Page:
Mountain ash has beautiful fall color and can provide winter food for birds. Make sure to save those leaves in the fall to use on your garden!

Preparing your Garden for Winter

Activities for late August through November

  •    Divide iris, lilies, Lily of the Valley, bleeding heart, peony and ajuga in late August or early September, about when the tree leaves are about to drop. Leave everything else until early spring
  •    Plant remaining perennials, trees, fall bulbs, and fall vegetable crops
  •    If you don’t have time to plant all remaining perennials, don’t despair. Water them before storage, keep them very cool, and keep them away from freeze/thaw cycles. Ideally, bury plastic pots in soil that contain perennials to overwinter them and dig up again in the spring
  •    Collect seeds from any plants of interest in your garden. Store collected seeds in a labeled paper envelope inside of a bag in your freezer. Make sure you include the type of plant as well as the harvest date of the seeds.
  •    Collect cuttings from begonias, coleus, impatiens and geraniums if you wish to do leaf propagation for houseplants
  •    Weed the garden and place all weeds into your compost bin.
  •    Dig up non-hardy bulbs such as dahlias and store appropriately, probably in the fridge in a paper bag of peat but check online for recommendations for your specific plant
  •    Remove the top portion of all annuals and boring perennials by cutting the plant about 1” from the soil surface and add this to your compost bin. Leave standing any plant material with interesting seed heads for winter interest and so the birds can eat.
  •    Stop using all synthetic fertilizers
  •    Add compost to your open beds
  •    Top up mulch to 5”
  •    Till or don’t till, see discussion on tilling practices potentially harming soil structure. If you till, weed first, top dress with compost before tilling, till only dry soil, and till gently
  •    Deeply water again two weeks before freeze up (late October), especially your evergreens, asparagus, and rhubarb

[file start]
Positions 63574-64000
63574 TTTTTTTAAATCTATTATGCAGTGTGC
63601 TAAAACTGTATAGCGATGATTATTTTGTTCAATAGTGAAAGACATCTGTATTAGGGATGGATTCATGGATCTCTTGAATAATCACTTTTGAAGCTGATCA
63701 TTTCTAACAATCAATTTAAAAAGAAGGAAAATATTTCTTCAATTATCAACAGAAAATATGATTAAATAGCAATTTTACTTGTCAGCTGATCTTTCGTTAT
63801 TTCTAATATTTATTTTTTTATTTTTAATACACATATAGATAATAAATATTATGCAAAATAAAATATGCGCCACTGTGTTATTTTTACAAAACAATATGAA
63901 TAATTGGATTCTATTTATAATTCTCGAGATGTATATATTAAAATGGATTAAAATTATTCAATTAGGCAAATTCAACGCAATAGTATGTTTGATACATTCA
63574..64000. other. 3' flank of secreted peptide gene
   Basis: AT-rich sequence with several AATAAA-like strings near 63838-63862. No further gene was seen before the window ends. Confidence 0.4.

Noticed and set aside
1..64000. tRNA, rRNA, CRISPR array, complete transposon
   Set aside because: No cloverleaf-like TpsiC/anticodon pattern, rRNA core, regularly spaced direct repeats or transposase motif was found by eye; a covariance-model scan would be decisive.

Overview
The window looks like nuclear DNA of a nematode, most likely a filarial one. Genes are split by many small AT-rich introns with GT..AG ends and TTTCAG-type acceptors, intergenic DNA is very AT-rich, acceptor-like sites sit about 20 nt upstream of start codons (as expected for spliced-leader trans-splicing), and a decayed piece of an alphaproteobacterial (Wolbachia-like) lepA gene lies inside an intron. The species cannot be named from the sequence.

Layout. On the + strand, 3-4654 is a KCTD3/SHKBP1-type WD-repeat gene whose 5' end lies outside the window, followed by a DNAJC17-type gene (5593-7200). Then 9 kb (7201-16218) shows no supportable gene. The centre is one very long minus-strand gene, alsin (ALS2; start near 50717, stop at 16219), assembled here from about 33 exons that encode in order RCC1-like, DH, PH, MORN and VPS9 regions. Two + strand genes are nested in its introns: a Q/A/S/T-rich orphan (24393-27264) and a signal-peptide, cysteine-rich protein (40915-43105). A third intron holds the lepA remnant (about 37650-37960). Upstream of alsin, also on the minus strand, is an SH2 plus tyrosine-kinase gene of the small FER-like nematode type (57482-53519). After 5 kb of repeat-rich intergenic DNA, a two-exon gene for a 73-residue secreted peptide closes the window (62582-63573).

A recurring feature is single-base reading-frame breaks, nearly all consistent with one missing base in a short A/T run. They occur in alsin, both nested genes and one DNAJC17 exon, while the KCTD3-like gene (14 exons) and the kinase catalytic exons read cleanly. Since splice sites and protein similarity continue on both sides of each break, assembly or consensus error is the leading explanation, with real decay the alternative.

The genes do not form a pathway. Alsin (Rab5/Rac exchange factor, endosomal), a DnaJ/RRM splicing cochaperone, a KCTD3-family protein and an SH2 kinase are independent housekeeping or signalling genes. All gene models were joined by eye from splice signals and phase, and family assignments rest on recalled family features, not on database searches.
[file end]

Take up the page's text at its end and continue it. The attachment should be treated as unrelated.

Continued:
•    Cut grass short (to about 3" tall) to reduce mould issues
  •    Turn and water your compost pile
  •    Collect dry materials such as straw, shredded newsprint, or dry leaves so that you can continue to compost year long
  •    Update your garden journal
  •    If you purchased a portable leafcutter bee house, it needs to be kept away from freeze/thaw cycles. You can either put it in a plastic bag and overwinter it in the fridge (recommended for the smaller houses such as those from Backyard Pollinators) or ensure its kept in a well mulched area. It is absolutely critical that regardless of where you overwinter it, you put it back out in the very early spring.
  •    Drain water barrel, birdbaths, water features, hoses and buckets. Turn anything that potentially holds water upside down to prevent water build up and cracking.
  •    Remove pump from water features and drain water from the pond itself. Overwinter fish and plants as necessary (typically in water in a cool garage)
  •    Install a water heater into birdbaths that you intend to leave out during the winter
  •    Clean and fill up bird feeders with food appropriate to winter birds, especially fat-rich foods like suet
  •    Bring houseplants indoors. Wash off the leaves with horticultural soap, inspect for bugs and quarantine for a few weeks. If necessary, consider replacing the potting mix at this time too since it does degrade over time and tends to be a home for pests
  •    Wherever possible, empty clay and ceramic pots and winter in protected location. If not possible, cover large pots to prevent build up and ideally protect them from freeze/thaw cycles
  •    Drain automatic watering systems
  •    Turn off outside taps if necessary
  •    Tools: clean, sharpen, rub vegetable oil on cut edges for rust prevention and pack away
  •    Add extra mulch to new perennials
  •    Repair trellises and remove all climbing apparatus for annuals while plants are dead or dormant
  •    Prune as necessary
  •    Wrap upright conifers (junipers and cedars) in burlap if prone to bending with snow cover
  •    Consider burlap, mulch towers, cardboard or blankets for tender perennial shrubs (roses, new cedars)
  •    Put plastic collars around base of trees and shrubs to prevent mice, mole and vole damage throughout winter. Use a spiral design or remove every spring to prevent tree damage long-term
  •    Very young trees, especially fruit trees, or trees near a very light colored object are prone to sunscald. Wrap the trunk in a protective collar or use tree wrap tape to prevent it
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